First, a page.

A new facility will also be built for waste management. With the completion of this facility, all of the waste from offshore would be coming onshore to be categorised and then either be incinerated, recycled or treated another way.
REDUCING ENVIRONMENTAL IMPACT
The company will also be acquiring a new thermal desorption unit to mitigate the environmental impact of the oil and gas sector.
In explaining the functions of the new unit, Hill said: “…As you are drilling your hole, the rock has to come out and go somewhere, so all of that will be coming to shore…we are putting it through this unit which will allow us to burn cuttings so that the rock will be reusable. We will recover the water which we can treat, and the oil, so this is another positive step towards zero impact on the environment.”
State-of-the-art infrastructure and equipment are nothing without human resources, so, GYSBI, as part of its strategic plan and vision, will also be hiring close to 250 more persons to complement the anticipated advancements. The company, over the years, has moved from employing 30 persons to a current staff complement of 350 persons, the majority of whom are Guyanese.
Speaking specifically about local content, Hill said 95 per cent of the company’s employees are Guyanese and about 75 per cent of its spending is done in Guyana.
“We are investing in new training and development tools to ensure that, at each level of the organisation there is competent personnel…we have a competency programme included there too,” Hill said.
For the competency programme, the company is looking to make sure that there is not just on-the-job training, but also classroom training and evaluations of personnel and their aptitude and attitude towards achieving the job. In this way, the company believes that it will have the right people in the right positions throughout the organisation, especially amidst the local advancements in the oil and gas sector.
Added to this, the industry is also dangerous, so the company’s ultimate goal is to ensure that everyone gets home safely. And, this requires everyone paying attention and being deemed competent in each of their roles.
“So all of this [company’s operations] take a lot of engineering, time and money…it takes a lot of suppliers to supply us with the right items to invest at the right time, which is why we are developing this in stages and in sync with Exxon [ExxonMobil],” Hill reasoned.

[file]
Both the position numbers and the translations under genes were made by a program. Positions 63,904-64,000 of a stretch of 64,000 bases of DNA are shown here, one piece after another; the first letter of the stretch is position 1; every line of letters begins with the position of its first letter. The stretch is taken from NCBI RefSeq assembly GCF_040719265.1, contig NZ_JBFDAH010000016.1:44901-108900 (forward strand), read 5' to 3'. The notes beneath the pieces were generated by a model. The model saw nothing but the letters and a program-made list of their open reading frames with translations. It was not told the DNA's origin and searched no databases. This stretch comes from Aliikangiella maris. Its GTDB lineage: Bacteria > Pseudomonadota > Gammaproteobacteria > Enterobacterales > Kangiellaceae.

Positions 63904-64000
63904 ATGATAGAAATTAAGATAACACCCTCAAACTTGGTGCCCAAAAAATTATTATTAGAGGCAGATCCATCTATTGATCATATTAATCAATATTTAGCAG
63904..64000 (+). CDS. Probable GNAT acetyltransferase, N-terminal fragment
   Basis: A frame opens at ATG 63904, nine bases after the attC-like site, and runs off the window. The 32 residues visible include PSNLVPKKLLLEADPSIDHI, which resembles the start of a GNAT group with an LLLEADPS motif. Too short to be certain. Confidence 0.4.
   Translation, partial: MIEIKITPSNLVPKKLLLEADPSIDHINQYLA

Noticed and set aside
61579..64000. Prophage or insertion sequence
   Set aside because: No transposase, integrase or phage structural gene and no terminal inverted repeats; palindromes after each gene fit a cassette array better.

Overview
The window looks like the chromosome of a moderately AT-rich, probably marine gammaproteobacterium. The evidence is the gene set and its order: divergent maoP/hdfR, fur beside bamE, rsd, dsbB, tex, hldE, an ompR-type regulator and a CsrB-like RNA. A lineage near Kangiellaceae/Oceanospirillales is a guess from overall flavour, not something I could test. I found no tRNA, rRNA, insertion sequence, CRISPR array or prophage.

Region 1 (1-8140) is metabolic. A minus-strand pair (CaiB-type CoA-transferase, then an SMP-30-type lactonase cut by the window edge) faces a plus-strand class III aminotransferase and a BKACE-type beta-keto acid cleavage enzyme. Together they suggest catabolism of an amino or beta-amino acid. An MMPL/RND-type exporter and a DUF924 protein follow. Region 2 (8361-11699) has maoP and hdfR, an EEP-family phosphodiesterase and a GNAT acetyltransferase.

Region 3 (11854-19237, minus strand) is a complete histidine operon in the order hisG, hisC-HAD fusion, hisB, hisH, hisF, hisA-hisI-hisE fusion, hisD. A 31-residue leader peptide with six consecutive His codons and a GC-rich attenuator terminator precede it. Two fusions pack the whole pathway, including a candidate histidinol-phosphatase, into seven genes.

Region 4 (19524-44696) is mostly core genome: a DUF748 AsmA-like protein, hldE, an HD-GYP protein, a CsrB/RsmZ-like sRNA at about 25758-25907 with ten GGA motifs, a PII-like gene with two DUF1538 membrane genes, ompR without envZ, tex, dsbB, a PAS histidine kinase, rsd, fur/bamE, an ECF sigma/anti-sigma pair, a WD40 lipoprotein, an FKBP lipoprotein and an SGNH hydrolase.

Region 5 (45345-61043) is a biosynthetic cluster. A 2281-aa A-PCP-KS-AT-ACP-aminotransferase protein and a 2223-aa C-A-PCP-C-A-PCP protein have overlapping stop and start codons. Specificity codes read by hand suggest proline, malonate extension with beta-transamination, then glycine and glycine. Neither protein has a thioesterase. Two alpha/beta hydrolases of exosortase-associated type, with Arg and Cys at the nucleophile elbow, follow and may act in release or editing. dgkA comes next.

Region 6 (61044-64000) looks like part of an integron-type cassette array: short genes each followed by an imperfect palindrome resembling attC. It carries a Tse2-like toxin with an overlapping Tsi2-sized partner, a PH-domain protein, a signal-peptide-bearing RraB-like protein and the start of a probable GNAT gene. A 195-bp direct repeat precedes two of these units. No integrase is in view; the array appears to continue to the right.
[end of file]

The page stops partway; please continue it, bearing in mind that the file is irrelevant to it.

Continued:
While the company, in its initial stage, made a capital investment of approximately US$100 million, it has spent “significantly more” than that on repairing and servicing equipment, operational expenditure and the growth of employees.
“The salaries and taxes and the training and development of those people for a significant part of the investment…the human capital part is what gives a company its potential growth and longevity. This industry will be here for decades, so making sure we get the right people here and that we train them appropriately for the future is a true investment in a company and that is a true investment that you are putting into Guyana,” Hill explained.
Such investments are easily made in an encouraging environment, something which the company enjoyed for its first three years of operation in Guyana before there was political instability. This has since been corrected with the holding of General and Regional Elections.
“Obviously 2020 was a challenge because we had the combination of COVID and the change in administration and then the oil prices as well,” Hill said.
Looking forward, he said: “Where we are now, we are seeing a business-friendly environment as we move forward… we have seen a lot of progress on applications that we have had since the start of this year. Understandably with the change in administration there was a hold on approving a lot of those applications, but they are progressing now, so at the moment we are really happy with the way things are progressing.
“I do not see any reason why we cannot continue to progress with all of our development plans because of the current business environment here in Guyana. We are looking forward to a pretty bright future here.”